Identify photos online using the Wolfram Language Image Identification Project

Have you ever wondered what that photo you have in front of you shows? Visit the new Wolfram ImageIdentify site from your computer and phone to find out all about it.

I enjoy looking at the amazing detail and color of flowers, but I am terrible at identifying them. Thanks to the new Wolfram Language Image Identification Project I can now point my smartphone at flowers and read more than I ever wanted about the detail of each flower.

Stephen Wolfram announced his latest achievement, the ability to use computers to identify what a picture is showing and provide details on that image. The new function is called ImageIdentify and as you can see on this website you simply tap to provide an image via a file browser or a camera if you are accessing this website from your smartphone.

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This new ImageIdentify tool won't get every image correct, but my testing has shown it be fairly accurate. It is currently able to identify about 10,000 common kinds of objects and will learn and improve with user feedback.

The Wolfram website states that this tool will not identify UFOs, abstract art, specific people, and objects that are not everyday objects. It's a free tool so I recommend you try it out with as many pictures as you can.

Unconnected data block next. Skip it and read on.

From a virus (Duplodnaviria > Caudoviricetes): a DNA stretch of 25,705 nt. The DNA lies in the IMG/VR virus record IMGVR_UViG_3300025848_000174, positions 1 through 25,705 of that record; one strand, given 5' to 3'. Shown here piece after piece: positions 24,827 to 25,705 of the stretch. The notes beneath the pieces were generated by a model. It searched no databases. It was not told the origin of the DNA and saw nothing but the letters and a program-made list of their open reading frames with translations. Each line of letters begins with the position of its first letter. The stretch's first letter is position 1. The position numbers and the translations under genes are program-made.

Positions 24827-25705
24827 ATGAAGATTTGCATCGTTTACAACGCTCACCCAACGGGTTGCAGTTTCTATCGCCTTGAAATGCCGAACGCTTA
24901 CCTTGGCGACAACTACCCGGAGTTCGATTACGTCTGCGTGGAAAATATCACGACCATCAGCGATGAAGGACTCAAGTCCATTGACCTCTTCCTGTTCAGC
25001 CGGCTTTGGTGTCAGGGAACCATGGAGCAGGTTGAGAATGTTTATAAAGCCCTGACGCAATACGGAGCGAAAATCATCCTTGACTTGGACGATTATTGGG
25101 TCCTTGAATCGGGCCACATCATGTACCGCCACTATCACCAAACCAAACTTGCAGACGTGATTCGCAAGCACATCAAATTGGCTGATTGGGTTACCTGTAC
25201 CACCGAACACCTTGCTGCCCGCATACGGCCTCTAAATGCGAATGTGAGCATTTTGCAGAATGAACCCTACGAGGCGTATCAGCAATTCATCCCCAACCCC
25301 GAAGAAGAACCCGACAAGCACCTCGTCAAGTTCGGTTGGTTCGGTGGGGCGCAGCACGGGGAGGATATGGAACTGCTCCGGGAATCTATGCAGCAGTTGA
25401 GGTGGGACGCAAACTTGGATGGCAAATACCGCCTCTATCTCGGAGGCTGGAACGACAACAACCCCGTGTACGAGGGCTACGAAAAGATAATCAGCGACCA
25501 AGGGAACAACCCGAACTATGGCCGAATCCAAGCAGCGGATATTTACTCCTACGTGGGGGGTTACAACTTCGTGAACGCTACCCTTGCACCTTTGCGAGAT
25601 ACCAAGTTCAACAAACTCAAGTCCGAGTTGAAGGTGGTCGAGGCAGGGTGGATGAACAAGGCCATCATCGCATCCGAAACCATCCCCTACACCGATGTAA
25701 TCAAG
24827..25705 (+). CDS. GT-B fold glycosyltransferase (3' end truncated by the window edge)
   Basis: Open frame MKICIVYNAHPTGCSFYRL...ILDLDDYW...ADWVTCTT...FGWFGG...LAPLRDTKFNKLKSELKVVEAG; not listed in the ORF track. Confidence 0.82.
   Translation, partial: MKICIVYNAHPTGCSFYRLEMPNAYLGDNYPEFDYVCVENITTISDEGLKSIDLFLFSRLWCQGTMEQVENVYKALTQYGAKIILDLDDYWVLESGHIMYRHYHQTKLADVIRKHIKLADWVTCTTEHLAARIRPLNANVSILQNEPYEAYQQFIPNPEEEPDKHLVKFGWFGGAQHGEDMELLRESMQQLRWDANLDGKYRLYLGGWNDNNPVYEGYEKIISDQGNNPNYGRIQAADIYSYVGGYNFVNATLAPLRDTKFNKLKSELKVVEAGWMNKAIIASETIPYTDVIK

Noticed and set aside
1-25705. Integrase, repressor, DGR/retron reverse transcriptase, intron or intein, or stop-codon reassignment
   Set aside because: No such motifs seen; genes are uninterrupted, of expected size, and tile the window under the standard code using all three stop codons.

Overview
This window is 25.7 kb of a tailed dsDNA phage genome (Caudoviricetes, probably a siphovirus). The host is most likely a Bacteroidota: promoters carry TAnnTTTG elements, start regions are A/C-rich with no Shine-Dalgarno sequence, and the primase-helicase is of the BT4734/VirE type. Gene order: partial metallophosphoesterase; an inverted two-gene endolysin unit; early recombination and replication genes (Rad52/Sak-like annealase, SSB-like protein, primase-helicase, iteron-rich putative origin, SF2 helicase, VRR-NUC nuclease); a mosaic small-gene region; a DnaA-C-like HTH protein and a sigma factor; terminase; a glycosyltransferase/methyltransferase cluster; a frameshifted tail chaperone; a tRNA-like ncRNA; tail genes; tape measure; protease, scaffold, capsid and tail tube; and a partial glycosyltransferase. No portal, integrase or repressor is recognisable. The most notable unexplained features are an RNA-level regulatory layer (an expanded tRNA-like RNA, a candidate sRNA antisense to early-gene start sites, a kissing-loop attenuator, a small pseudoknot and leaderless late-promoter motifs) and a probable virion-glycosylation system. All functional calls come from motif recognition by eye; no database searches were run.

Regarding this project, Stephen Wolfram stated:

But to me the greater significance is what can now be done by integrating things like ImageIdentify into the whole symbolic structure of the Wolfram Language. What ImageIdentify does is something humans learn to do in each generation. But symbolic language gives us the opportunity to represent shared intellectual achievements across all of human history. And making all these things computational is, I believe, something of monumental significance, that I am only just beginning to understand.

Google has its Goggles app that will help you identify landmarks, paintings, and more. This Wolfram tool looks to go further than the Google experiment did. Developers can create apps from the Wolfram Language so I imagine we will soon see apps for this functionality rather than having to use the website.

The backstory of the creation of ImageIdentify is fascinating and I recommend you scroll down on the announcement webpage to rad about the math and science behind this new function.

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